Contracts let for construction of I-35W(N) from Downtown to Alliance; no provision for commuter/light rail ROW. I sometimes get tired of the unimaginative names for freeways in Fort Worth, and the reluctance to use names that have been given. With the exception of MLK (US 287, try to have a parade there), Loop I-820 (Jim Wright - never referenced) and Airport Freeway (SH-121 - Yawn) the freeways are N,S,E and W. I would propose that I-35W be officially re-designated "Pan-American Expressway" to recognize the importance of that route for international trade through this region. 

 

http://www.star-telegram.com/2013/03/04/4659921/panel-approves-contract-for-interstate.html 



#37 johnfwd

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Posted 05 March 2013 - 11:28 AM

Contracts let for construction of I-35W(N) from Downtown to Alliance; no provision for commuter/light rail ROW. I sometimes get tired of the unimaginative names for freeways in Fort Worth, and the reluctance to use names that have been given. With the exception of MLK (US 287, try to have a parade there), Loop I-820 (Jim Wright - never referenced) and Airport Freeway (SH-121 - Yawn) the freeways are N,S,E and W. I would propose that I-35W be officially re-designated "Pan-American Expressway" to recognize the importance of that route for international trade through this region.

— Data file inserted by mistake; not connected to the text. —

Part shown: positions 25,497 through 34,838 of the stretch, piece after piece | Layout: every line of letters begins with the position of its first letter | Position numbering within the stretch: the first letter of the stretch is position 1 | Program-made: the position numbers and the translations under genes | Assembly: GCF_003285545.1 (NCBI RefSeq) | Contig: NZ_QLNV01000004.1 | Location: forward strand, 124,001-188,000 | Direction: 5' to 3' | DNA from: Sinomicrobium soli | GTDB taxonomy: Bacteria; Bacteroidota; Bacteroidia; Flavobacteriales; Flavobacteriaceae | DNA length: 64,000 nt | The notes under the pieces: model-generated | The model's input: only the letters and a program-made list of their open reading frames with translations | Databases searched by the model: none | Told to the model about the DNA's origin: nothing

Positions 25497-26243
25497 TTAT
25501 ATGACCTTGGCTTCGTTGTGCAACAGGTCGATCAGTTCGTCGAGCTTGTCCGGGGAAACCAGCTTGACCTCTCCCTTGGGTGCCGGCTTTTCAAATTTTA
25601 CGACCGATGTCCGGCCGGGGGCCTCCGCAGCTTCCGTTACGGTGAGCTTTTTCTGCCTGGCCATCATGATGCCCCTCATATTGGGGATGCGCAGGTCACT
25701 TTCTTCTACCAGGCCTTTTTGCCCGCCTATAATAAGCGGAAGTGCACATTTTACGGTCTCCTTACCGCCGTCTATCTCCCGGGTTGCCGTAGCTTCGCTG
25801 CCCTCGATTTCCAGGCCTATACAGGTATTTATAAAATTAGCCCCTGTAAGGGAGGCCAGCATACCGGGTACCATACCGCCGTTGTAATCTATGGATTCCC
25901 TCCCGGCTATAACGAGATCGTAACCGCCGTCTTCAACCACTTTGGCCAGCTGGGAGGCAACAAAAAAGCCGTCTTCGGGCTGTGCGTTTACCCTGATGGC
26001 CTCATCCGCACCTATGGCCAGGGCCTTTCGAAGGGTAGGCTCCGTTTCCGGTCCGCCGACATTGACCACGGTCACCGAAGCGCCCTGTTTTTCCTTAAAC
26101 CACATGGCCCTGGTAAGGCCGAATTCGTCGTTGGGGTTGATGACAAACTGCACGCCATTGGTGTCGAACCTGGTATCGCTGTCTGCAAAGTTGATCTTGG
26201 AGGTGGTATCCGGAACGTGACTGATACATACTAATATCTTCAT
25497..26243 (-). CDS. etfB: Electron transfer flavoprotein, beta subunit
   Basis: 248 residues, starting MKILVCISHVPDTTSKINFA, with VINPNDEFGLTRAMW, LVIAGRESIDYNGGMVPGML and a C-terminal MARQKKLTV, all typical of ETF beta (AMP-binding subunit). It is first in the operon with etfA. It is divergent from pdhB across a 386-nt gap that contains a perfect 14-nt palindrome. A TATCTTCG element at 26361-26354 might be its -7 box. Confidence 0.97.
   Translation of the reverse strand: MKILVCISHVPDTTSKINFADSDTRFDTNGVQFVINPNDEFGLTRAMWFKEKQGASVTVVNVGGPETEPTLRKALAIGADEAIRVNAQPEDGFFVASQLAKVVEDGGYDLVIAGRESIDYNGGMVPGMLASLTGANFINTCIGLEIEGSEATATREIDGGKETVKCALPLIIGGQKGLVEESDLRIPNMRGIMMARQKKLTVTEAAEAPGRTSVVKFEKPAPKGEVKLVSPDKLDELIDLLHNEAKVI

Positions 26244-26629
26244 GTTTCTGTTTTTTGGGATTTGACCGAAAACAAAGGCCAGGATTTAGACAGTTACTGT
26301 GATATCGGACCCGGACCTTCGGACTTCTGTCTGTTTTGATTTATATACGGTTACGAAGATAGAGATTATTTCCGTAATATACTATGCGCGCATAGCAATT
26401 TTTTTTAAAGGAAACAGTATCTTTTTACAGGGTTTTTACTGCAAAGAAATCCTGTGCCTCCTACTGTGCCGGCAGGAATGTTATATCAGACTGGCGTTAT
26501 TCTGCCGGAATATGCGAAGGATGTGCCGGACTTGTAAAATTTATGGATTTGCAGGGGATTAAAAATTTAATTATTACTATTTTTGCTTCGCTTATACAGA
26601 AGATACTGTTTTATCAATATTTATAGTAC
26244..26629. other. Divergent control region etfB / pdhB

http://www.star-telegram.com/2013/03/04/4659921/panel-approves-contract-for-interstate.html I

Informative article.  I sympathize with your sentiments about honorary names for highways not becoming part of our nomenclature (but some do stick, like Van Cliburn Way).  I think that what sticks comes from the bottom-up, even if officialdom's naming is top-down;  MLK is easy enough to remember, but I-820 is more often "The Loop" than otherwise.  It's just not predictable what will catch on with the public and what will not.  (not highways, but I remember one of the early space station astronauts dubbing it "Alpha 1" but that name never stuck).



#38 renamerusk

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Posted 05 March 2013 - 07:23 PM

..... I sometimes get tired of the unimaginative names for freeways in Fort Worth.....

 

I believe that it is wise to stick with non-controversial directional designations for freeways.



#39 elpingüino

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Posted 06 March 2013 - 08:29 AM

I've observed that, with the exception of Airport Freeway, people in Tarrant County almost exclusively refer to highways by their numbers instead of their names. Outside of the radio traffic reports, I've never heard someone mention "North Freeway" or "South Freeway" — always "35." Same for the highways named after Jim Wright, Tom Landry and Ronald Reagan. (Airport Freeway is probably the exception because the number is different for different segments — 121, 121/183, then just 183.)